Home » Assessment Manual » Dishonest

Learn to identify Dishonest Candidates

Dishonesty can seriously harm an organization. Screen your candidates

supervisor-strengths-header

Dishonest

Definition

The willingness to tell others something that is not true especially if the person feels threatened by telling the truth. Fear of the consequences of telling the truth. Willingness to say whatever to keep out of trouble or achieving immediate, personal gain. Because honesty is one of the five general categories of integrity and attitude, stealing is likely to come under that category.

What the Trait is NOT

An indication the person has a criminal record or is a criminal.

Closely Related Traits

  • Critical
  • Blame

Keep an Eye Out For

Employees who score an average of 35 or above on Critical, Blame, and Dishonest traits tend to get upset with their supervisors and management, will not accept constructive criticism, and maybe very defensive. Additionally, they may tend to get into long drawn out disagreements, hold grudges, and can be more difficult to get along with.

Book An Appointment

Ready to Take the Next Step in Data-Driven Hiring?

Learn about the Assessments that will help you Hire Top performers

Talk With Us Now

Already set up with our Assessments?

Need Help Reviewing Candidate Results?

Call now or schedule an appointment for a Free Consultation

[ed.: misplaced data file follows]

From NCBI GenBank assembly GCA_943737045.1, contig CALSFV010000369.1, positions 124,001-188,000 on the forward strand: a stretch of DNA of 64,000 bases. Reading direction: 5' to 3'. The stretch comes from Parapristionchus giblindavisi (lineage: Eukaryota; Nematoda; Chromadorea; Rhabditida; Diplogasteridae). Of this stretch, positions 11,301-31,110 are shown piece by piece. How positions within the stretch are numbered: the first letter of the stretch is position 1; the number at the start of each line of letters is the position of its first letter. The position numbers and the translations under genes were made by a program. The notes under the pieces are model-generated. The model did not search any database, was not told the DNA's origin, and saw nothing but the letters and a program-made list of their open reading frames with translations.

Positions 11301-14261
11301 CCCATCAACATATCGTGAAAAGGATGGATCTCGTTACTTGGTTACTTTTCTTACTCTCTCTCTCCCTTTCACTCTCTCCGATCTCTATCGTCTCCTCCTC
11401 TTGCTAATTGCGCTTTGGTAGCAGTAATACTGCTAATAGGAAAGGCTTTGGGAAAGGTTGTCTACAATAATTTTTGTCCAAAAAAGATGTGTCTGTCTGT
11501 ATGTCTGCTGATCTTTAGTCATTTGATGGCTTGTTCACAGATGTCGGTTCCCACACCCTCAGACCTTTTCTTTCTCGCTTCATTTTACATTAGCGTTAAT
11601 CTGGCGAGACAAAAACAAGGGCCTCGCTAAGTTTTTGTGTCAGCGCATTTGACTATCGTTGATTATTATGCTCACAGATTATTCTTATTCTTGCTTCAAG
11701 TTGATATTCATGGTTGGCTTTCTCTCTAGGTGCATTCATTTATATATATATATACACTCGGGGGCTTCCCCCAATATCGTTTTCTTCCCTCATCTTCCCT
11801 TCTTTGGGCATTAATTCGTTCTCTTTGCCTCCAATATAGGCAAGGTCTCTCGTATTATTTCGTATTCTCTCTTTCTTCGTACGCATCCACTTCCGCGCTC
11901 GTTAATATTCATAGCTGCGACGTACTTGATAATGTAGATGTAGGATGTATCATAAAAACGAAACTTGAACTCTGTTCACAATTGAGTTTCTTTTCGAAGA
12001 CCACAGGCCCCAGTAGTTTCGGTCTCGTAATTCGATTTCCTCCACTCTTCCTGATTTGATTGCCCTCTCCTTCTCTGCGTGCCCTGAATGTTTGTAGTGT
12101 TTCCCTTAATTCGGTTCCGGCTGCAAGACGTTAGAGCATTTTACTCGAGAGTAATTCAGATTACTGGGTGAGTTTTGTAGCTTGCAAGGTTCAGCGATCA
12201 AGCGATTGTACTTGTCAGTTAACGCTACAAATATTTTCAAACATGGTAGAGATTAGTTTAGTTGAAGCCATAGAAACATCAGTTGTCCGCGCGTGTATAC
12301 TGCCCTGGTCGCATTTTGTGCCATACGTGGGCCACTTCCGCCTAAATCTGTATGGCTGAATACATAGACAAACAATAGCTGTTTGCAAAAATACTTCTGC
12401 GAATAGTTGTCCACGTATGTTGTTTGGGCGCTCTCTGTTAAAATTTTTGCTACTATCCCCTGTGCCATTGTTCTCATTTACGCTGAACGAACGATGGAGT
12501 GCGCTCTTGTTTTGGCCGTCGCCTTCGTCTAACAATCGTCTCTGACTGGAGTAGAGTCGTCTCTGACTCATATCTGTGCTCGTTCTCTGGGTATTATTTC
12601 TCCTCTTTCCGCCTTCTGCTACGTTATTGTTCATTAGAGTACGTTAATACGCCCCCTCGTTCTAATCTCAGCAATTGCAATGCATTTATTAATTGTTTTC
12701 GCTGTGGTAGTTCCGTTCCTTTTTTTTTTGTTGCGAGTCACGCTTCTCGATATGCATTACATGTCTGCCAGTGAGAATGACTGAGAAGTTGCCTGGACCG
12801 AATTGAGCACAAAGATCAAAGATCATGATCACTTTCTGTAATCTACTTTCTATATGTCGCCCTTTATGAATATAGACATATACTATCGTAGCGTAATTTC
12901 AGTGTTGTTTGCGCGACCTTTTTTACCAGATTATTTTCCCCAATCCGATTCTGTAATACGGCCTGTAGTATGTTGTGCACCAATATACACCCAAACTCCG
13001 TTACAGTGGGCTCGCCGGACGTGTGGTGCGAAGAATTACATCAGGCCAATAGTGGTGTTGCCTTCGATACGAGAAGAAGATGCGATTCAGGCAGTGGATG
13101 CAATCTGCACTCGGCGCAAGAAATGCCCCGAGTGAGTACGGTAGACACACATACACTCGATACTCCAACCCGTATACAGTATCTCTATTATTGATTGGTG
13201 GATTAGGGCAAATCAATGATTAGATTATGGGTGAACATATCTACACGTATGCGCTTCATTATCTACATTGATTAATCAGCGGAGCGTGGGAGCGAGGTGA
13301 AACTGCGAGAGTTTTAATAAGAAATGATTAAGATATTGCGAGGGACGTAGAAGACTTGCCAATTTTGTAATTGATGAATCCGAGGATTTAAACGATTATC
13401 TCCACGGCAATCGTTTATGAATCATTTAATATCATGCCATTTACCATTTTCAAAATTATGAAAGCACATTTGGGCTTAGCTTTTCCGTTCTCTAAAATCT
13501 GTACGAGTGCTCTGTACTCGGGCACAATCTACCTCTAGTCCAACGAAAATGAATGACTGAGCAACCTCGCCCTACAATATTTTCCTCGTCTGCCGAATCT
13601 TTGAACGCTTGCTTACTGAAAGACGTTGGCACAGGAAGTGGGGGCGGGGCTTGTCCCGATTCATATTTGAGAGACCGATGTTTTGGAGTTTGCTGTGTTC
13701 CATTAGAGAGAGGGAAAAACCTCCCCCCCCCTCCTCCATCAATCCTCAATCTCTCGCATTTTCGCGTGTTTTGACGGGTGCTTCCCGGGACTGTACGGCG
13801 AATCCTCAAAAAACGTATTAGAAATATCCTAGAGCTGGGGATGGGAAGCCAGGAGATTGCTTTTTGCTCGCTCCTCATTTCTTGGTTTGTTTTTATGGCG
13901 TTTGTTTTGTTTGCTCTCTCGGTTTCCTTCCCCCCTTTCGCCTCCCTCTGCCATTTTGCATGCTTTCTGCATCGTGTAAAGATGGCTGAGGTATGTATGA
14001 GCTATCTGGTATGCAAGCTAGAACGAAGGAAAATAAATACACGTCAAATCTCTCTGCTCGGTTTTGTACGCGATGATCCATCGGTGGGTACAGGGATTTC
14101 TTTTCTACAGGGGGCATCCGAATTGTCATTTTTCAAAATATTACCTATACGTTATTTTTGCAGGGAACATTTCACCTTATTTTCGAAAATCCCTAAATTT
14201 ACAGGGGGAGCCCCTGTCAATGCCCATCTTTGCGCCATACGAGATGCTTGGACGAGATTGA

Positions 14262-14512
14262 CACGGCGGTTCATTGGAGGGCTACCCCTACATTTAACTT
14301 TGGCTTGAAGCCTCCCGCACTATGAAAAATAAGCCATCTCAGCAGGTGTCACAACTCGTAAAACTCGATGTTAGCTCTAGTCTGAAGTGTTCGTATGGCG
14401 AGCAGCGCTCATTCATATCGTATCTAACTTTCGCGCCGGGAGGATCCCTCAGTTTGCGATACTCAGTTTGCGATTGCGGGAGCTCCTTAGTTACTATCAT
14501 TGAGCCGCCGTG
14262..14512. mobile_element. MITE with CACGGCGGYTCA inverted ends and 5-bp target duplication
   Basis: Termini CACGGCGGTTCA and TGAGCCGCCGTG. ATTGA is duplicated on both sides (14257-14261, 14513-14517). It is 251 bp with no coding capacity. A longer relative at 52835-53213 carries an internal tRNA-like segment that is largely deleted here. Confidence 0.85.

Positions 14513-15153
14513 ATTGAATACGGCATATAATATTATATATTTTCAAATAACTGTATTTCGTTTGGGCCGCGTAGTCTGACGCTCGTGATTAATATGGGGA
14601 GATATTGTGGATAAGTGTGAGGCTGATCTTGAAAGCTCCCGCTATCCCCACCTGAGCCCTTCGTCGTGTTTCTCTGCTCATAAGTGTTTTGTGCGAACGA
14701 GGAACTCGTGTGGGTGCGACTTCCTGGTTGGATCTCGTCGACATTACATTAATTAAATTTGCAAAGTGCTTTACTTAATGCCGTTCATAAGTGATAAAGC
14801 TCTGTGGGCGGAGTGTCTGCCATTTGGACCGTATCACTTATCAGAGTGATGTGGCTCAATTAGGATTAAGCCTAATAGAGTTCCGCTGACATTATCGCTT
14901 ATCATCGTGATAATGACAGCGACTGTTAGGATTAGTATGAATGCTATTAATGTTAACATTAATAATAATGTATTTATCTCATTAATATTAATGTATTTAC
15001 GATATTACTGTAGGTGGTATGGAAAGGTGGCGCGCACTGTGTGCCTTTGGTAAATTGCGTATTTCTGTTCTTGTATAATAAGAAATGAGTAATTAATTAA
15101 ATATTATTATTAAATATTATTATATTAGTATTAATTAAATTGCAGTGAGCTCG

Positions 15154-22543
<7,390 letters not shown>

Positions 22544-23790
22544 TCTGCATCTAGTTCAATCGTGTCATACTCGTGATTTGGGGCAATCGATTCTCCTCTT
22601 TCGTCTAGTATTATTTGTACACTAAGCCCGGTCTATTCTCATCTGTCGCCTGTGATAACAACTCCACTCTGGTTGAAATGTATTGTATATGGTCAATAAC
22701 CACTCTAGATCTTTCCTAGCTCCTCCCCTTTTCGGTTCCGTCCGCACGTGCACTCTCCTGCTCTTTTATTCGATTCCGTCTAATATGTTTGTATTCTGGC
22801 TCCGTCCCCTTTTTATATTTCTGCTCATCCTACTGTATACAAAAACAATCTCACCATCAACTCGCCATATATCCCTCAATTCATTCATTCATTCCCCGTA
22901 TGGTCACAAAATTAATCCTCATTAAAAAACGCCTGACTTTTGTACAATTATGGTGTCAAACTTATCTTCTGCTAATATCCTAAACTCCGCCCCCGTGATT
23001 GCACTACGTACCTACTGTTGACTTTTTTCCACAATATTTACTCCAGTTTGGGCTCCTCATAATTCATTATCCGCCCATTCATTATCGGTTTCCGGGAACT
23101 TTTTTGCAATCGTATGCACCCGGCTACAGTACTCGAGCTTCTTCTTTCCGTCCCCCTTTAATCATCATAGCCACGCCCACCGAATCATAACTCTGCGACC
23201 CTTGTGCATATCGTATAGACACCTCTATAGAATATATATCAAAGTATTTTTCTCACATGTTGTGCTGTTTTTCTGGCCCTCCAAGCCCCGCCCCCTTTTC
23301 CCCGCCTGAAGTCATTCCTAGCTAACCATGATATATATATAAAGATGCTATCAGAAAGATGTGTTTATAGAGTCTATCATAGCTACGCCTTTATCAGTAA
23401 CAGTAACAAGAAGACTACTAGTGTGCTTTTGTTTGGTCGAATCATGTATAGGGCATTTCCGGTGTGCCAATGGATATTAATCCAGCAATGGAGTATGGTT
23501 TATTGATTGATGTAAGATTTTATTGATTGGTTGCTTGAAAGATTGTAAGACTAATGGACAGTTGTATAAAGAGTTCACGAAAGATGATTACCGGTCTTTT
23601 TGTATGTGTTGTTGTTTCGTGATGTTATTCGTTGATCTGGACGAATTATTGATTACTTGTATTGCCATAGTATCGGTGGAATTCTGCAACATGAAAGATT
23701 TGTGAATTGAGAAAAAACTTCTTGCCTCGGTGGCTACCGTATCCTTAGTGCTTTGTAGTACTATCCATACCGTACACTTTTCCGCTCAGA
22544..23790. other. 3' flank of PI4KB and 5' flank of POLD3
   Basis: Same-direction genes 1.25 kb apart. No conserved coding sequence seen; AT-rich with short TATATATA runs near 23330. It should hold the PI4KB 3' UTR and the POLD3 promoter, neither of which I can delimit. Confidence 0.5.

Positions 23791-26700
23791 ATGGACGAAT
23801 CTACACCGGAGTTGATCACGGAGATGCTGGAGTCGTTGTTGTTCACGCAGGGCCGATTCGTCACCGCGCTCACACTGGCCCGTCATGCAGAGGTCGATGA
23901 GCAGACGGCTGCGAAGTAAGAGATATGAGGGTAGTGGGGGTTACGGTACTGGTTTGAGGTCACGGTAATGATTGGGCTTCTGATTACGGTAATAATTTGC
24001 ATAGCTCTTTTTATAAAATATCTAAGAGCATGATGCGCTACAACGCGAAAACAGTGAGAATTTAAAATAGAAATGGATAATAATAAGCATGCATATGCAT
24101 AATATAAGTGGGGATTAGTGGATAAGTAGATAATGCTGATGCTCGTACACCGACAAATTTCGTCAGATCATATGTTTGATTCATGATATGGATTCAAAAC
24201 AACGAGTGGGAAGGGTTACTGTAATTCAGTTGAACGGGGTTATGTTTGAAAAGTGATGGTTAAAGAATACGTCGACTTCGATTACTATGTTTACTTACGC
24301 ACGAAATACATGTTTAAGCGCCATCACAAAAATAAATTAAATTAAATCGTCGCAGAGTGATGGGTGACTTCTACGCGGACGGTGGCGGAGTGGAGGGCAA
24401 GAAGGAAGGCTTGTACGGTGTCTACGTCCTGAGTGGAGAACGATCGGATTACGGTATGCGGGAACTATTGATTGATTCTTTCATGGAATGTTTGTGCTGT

(833) 332-8378

Poor Range

Borderline Score

Over 25 on Dishonesty is a strong sign the candidates will falsify or exaggerate their strengths and weaknesses—and what they will tell you in an interview or on a resume.

Interview Questions

How important is it to support your boss? (Hopefully they will say it is.)
This is a hypothetical situation: Let’s say your boss asks you to tell a customer the product will be delivered in two weeks. You know it’ll be four weeks, and the boss knows it’ll be four weeks. What would you do?

(If he says he would lie, you know you have a person who’ll lie, especially to support the boss. If he says he would never lie under any circumstance, you may have an honest person. Ignore all the sales talk they may give, such as, “I would feel uncomfortable lying and don’t believe lying is right,” and repeat the question, “But what would you do?”(Emphasis on the do). A “that is a difficult question to answer” shows that the persons is open to lying under some circumstances.

Tip: Honesty can only be determined if you put applicants between a rock and a hard place and see which route they take. In the first two situations they don’t know if you’re looking for support or empathy so they may try to avoid the question. Make sure you find out what they would do.

Dishonesty Threshold

Everyone will be dishonest to another if telling the truth will cause enough perceived loss. For example, a technician may tell his boss the job is much further along than it is to keep out of trouble for goofing off. The perceived trouble will motivate the lie. Some people have a higher threshold of being honest than others. In other words, some people are more willing to face the consequences of being truthful than others. The more willing to face the consequences the lower (better) this trait will be. The more effort to avoid the consequences the higher (worse) the trait will be. Or people who score high on dishonestly believe it is perfectly alright to lie to others or steal from others including those who are interviewing them.

Supervisor Strengths